"the sacred, personal name of Yahweh is not to be used in magic, sorcery, or other unlawful ways, for Yahweh is not a deity who can be localized or controlled." (p 62) (Contrast with Egyptian magic spells in which the sorcerer threatens cosmic destruction if the gods don't do his or her bidding!)
ikhet_sekhmet: (Default)
Ooh what a stimulatin' book this is. I've only had time to skim-read, alas. The point to which scholar Athalya Brenner repeatedly returns is the Hebrew aversion to "admixtures". Things need to be kept tidily in their categories, especially similar things which might be confused (1).

Brenner suggests that sexual laws in the Hebrew Bible are a version of this avoidance of crossing boundaries. For example, Deuteronomy 22.5, which forbids cross-dressing. "This short passage betrays a concern, perhaps an anxiety, about visible differences between the clothed male and female bodies; they should be clear cut." (2) She adds (citing Mary Douglas, whom I've not yet read): "The insistence on easily recognisable boundaries often signifies uncertainty about those boundaries." Could the law against male anal intercourse be explained by the idea that men do the penetrating, so a man who is penetrated has violated the gender boundary? (p 140)

Another of Brenner's points, which shook up the contents of my skull, is that archaeologists have tended to accept what men in ancient societies have said about women, pregnancy, and children, ie, that ancient women eagerly desired lots of kids. Reviewing what we know about ancient contraception and abortion, she suggests that this might not have always been the case. Further blogging my mind, she points out that many of the aromatic substances mentioned in the Song of Songs were also the ingredients of birth control preparations, such as pomegranates, honey, and myrrh, and wonders if these mentions were meant to reassure the female character to whom the seductive language is addressed.

Brenner also ponders whether the "prostitutes" of the Bible may have actually been women not under the economic control of men (which echoes a lot of recent scholarly writing about Mesopotamia and the harimtu - I have a mountain of material on this topic to blog about one of these days :). She points out that the Hebrew word translated as "harlot/ry" refers to any kind of illicit sex, including sex work, fornication, and adultery; and that it's not clear whether some of the women called "prostitute" actually engaged in sex work. Some were economically independent: Rahab, and the women who sought Solomon's judgement, owned their own houses. (p 149-150)

(1) Brenner points out that Leviticus 19:19 presumably forbids the crossing of horses and donkeys, but that puzzlingly, there are plenty of mentions of mules. I wonder if the Hebrews saw the horse and the donkey as essentially the same sort of animal? Or did they just import mules? (Note to self: other admixture laws appear in Deuteronomy 22:9 and 22:11.)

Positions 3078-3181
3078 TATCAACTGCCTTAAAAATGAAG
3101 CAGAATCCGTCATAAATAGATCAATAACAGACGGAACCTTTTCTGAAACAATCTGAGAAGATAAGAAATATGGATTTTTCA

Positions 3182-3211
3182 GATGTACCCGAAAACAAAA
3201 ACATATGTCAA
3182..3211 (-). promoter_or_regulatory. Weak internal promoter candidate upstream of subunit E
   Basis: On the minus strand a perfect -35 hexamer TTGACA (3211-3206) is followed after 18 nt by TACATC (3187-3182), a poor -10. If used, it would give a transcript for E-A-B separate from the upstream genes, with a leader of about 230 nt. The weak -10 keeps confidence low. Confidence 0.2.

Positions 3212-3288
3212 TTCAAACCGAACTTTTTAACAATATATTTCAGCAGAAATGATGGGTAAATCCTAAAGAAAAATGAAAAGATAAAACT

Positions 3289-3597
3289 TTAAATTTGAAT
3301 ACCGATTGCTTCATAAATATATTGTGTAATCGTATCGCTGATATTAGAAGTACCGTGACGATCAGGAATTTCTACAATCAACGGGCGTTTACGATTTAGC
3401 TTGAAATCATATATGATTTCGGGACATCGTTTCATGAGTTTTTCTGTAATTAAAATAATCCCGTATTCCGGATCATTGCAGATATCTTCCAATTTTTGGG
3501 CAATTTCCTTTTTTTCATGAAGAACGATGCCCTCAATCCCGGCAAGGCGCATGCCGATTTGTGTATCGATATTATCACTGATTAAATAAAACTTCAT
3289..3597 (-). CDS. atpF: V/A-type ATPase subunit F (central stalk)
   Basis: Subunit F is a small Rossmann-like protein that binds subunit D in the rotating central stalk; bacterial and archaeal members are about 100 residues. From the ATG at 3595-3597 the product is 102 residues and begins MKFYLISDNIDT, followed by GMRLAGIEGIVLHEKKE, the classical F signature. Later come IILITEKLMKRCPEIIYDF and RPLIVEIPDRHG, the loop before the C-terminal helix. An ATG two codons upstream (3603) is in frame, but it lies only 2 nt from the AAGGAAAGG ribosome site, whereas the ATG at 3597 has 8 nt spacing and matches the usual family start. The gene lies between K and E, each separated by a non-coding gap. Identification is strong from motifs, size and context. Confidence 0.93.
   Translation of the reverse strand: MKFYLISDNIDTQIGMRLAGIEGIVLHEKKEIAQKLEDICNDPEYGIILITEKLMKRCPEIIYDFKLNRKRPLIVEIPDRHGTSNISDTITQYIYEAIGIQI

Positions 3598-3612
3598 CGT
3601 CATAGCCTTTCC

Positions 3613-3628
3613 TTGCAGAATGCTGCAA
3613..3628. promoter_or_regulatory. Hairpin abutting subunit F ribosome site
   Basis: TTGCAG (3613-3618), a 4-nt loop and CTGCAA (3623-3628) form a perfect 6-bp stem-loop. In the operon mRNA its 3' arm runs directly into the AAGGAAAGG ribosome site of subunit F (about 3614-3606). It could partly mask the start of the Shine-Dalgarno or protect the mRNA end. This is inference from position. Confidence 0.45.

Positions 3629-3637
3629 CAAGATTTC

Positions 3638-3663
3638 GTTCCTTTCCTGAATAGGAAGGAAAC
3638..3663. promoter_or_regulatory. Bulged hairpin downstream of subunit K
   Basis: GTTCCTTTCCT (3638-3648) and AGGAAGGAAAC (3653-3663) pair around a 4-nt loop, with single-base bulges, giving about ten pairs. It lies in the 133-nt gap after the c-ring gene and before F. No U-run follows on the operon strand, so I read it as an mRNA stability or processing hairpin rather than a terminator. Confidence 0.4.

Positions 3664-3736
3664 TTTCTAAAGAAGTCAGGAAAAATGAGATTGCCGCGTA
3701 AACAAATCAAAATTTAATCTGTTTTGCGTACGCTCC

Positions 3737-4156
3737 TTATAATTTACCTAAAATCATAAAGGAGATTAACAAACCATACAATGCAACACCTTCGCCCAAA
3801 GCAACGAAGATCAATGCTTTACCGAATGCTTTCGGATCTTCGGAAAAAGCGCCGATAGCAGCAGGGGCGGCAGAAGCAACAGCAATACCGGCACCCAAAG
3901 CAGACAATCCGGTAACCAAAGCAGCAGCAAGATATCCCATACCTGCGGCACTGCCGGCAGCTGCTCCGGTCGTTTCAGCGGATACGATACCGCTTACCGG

(2) Brenner points out (citing Susan Griffin, who I haven't read yet either) that clothing is what separates culture from nature - explicitly, in the case of Genesis 3.7. But naked male and female bodies don't have the same meaning in the Bible: the female body is "relatively public", while the male body and especially the penis is fastidiously protected, whether by underwear or by language - a "textual spiritualisation", suggests Brenner, turning penis into invisible phallus. (p 38) Women's genitals, by contrast, are exposed as part of a shaming punishment. (p 42)

Athalya Brenner. The Intercourse of Knowledge: on Gendering Desire and "Sexuality" in the Hebrew Bible. Brill, Leiden/New York/Köln, 1997
ikhet_sekhmet: (Butterfly hair)
A large number of recorded public lectures given at the California Museum of Ancient Art are available on CD. I hugely enjoyed a 1987 talk by Dr William Fulco titled "The Love Goddess in Western Semitic Tradition" - here are a few notes from that.

As an example of cultural exchange between Hurrian and Vedic culture, Fulco compares the depiction of Kali with a description of a victorious Anat, who wears a necklace of heads and a girdle of hands. (ETA: A comparison also made by Marvin H. Pope.)

Fascinatingly, Fulco suggests that goddesses such as Anat and Athirat may be the active versions of the things their corresponding gods represent; for example, where Baal is the war, Anat is the actual fighting. (I think there's got to be a comparison here with the Hindu idea of Shakti.) He connects the ambiguous sexuality which crops up throughout ANE religion. Later in the talk, discussing the significance of names, he remarks that Anat and other goddesses are sometimes called the "Name of Baal" - that is, "an external manifestation of [Baal's] personality"; "that reality visible and manifested to the outside - that you can interrelate with". Fulco also relates this to the feminine spirit of God in the Bible.